Advanced melanoma patients treated with the anti–PD-1 inhibitor MK-3475 whose tumors expressed the ligand for the PD-1 receptor, PD-L1, were more likely to have longer survival and more robust immune responses compared with patients with tumors that did not express PD-L1. Patients evaluated were part of a phase I clinical trial that tested three different dosing schedules of MK-3475.
Adil I. Daud, MD, director of melanoma clinical research at the University of California, San Francisco Helen Diller Family Comprehensive Cancer Center, presented the results at a press briefing at the 2014 American Association for Cancer Research (AACR) Annual Meeting, held April 5–9 in San Diego.
Although the frequency of objective responses was higher among patients with PD-L1–positive tumors, the quality of responses was similar among patients with either PD-L1–positive or PD-L1–negative tumors, said Daud during the press briefing.
This is the largest dataset that has analyzed the link between PD-L1 tumor expression and response among metastatic melanoma patients, though the data are still preliminary, according to Daud.
MK-3475 is a humanized monoclonal antibody against PD-1, a checkpoint protein that negatively regulates the immune system. This trial previously demonstrated a 41% overall response rate for all patients treated at all three doses tested. The best objective response was 51% with the 10 mg/kg dose at every 2 weeks. At 1 year, the overall survival rate was 81% in patients treated with the antibody. These results were presented in November 2013 at the 10th International Congress of the Society for Melanoma Research in Philadelphia.
The current analysis found that patients with tumors that expressed PD-L1 had a 46% overall response rate compared with 17% of those patients with tumors that did not express PD-L1. At 6 months, 64% of PD-L1–positive patients had no disease progression compared with 34% of patients with PD-L1–negative tumors. One-year survival was also higher in PD-L1–positive patients: 86% were alive at 1 year compared with 72% of patients with PD-L1–negative tumors. The median progression-free survival was 36 months.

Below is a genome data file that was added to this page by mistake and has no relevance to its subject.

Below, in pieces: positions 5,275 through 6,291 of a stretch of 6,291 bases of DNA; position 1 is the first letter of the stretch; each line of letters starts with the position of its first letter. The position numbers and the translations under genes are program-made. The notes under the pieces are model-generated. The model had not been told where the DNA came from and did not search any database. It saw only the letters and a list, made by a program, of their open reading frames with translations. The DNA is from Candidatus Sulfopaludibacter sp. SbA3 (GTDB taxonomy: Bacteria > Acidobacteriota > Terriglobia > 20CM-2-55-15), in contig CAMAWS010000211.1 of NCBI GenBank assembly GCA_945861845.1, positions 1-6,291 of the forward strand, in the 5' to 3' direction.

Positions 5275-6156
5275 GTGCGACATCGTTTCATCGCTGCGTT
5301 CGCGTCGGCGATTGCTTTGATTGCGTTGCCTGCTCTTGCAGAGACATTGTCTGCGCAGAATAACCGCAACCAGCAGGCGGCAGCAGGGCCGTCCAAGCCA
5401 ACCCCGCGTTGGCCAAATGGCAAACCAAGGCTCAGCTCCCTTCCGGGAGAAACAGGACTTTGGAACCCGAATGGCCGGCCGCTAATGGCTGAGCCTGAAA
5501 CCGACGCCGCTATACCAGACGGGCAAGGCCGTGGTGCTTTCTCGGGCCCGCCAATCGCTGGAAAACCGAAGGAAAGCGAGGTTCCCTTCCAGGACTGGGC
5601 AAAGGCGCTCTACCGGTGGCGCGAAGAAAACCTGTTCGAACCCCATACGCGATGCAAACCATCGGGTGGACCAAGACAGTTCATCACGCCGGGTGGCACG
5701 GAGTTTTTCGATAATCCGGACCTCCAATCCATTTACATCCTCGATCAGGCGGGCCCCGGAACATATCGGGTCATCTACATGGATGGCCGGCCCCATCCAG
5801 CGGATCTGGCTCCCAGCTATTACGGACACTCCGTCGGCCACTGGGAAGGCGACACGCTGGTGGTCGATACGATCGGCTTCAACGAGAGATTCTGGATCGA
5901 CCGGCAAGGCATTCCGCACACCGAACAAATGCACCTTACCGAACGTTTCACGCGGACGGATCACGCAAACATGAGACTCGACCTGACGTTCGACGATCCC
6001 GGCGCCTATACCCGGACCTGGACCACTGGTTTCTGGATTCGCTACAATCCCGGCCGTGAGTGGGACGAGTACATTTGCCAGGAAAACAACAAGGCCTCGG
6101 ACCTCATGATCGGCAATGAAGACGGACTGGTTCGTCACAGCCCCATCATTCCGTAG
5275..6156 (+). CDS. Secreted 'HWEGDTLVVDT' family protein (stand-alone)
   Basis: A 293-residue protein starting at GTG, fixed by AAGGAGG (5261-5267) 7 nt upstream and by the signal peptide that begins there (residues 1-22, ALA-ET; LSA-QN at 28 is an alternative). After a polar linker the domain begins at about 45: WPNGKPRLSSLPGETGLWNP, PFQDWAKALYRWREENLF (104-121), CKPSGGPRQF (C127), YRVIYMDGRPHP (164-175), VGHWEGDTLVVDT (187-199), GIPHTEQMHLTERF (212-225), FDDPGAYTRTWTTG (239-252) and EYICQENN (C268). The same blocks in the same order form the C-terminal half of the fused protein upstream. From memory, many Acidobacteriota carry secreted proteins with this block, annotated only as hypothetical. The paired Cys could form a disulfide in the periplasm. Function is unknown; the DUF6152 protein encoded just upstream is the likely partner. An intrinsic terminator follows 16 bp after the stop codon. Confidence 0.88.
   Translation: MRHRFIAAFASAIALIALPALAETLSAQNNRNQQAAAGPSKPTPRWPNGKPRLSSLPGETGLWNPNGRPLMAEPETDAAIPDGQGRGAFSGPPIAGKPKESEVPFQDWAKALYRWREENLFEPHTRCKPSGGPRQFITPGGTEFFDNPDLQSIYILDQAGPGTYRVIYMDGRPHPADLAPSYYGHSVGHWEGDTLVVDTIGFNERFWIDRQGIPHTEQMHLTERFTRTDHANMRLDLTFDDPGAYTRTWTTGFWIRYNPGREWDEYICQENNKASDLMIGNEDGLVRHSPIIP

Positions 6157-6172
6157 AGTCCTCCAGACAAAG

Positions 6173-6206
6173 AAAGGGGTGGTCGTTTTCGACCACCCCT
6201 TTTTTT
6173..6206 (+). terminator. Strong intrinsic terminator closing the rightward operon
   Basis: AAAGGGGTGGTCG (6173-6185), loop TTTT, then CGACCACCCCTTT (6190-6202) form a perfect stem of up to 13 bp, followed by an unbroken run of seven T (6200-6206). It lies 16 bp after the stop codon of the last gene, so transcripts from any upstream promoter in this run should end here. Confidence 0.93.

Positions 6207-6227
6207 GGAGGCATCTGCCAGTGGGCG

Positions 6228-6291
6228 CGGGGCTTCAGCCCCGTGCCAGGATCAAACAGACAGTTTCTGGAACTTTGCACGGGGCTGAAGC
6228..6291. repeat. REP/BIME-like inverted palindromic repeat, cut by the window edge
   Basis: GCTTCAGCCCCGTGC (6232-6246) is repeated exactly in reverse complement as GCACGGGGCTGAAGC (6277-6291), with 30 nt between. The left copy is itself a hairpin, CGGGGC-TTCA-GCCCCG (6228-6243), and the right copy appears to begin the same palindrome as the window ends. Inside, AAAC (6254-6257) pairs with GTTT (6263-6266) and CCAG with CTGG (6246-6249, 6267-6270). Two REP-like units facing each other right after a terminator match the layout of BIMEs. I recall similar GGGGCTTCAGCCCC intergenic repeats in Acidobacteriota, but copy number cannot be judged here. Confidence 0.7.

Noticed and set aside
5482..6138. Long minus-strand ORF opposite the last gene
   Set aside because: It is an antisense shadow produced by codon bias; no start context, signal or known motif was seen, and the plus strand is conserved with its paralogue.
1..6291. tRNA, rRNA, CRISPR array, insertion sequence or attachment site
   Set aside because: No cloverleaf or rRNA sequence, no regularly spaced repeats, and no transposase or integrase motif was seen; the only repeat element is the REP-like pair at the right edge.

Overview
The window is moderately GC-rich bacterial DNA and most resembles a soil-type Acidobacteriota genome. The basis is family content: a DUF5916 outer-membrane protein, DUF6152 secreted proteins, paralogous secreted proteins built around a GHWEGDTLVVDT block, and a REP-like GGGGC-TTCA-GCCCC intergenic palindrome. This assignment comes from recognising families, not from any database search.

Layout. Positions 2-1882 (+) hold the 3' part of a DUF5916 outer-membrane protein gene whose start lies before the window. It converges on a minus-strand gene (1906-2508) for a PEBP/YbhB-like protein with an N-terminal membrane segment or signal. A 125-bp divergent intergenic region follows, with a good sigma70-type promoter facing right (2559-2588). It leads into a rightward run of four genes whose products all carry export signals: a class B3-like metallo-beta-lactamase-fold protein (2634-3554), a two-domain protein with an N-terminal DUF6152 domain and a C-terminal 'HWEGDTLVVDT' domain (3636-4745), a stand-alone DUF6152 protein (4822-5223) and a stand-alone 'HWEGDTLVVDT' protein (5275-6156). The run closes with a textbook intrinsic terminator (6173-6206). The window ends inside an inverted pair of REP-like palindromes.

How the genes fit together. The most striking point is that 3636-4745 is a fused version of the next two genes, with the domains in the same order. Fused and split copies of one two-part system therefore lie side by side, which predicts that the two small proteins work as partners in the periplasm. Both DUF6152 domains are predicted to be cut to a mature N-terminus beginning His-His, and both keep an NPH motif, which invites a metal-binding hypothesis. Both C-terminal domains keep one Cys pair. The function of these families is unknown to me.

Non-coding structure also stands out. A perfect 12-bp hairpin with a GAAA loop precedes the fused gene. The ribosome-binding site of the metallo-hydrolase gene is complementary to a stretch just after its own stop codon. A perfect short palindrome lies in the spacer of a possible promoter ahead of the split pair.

Daud and colleagues analyzed 135 patients’ tumor samples in the trial. Most patients had been previously treated, including with ipilimumab, an anti–CTLA-4 immune checkpoint antibody already approved by the US Food and Drug Administration.
The presence of the PD-L1 protein in the tumor samples was analyzed using immunohistochemistry. A tumor was considered PD-L1–positive if at least one cell per 100 tumor cells stained positive for the protein. Of the 125 patient tumor samples that could be evaluated, 71% (89) were PD-L1–positive and 29% (36) were PD-L1–negative.
Prior treatment with ipilimumab did not appear to impact the response to MK-3475. Overall response rates for the 44% of patients who had not received prior ipilimumab were not different from the response rates of the 47% who had a history of ipilimumab treatment. Response rates were also not significantly different among PD-L1–negative patients who had or had not received prior ipilimumab.
Several later-stage trials are now evaluating MK-3475 in metastatic melanoma. A phase III clinical trial is comparing two different doses of MK-3475 with ipilimumab. A PD-L1–positive tumor was not a selection criterion for this ongoing trial. Daud noted that larger studies will better clarify the role of PD-L1 tumor expression on MK-3475 efficacy in melanoma.
1. Daud AI, Hamid O, Ribas A, et al. Antitumor activity of the anti-PD-1 monoclonal antibody MK-3475 in melanoma (MEL): Correlation of tumor PD-L1 expression with outcome. American Association for Cancer Research Annual Meeting 2014; April 5–9, 2014; San Diego. Abstr CT104.